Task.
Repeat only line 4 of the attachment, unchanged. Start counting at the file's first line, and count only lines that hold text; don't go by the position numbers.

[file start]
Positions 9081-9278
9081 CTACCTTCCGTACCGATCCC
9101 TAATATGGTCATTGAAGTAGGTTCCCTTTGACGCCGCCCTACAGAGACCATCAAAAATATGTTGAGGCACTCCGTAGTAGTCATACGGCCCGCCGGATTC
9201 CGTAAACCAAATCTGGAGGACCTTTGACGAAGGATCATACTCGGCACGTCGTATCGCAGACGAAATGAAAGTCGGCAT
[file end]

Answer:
9201 CGTAAACCAAATCTGGAGGACCTTTGACGAAGGATCATACTCGGCACGTCGTATCGCAGACGAAATGAAAGTCGGCAT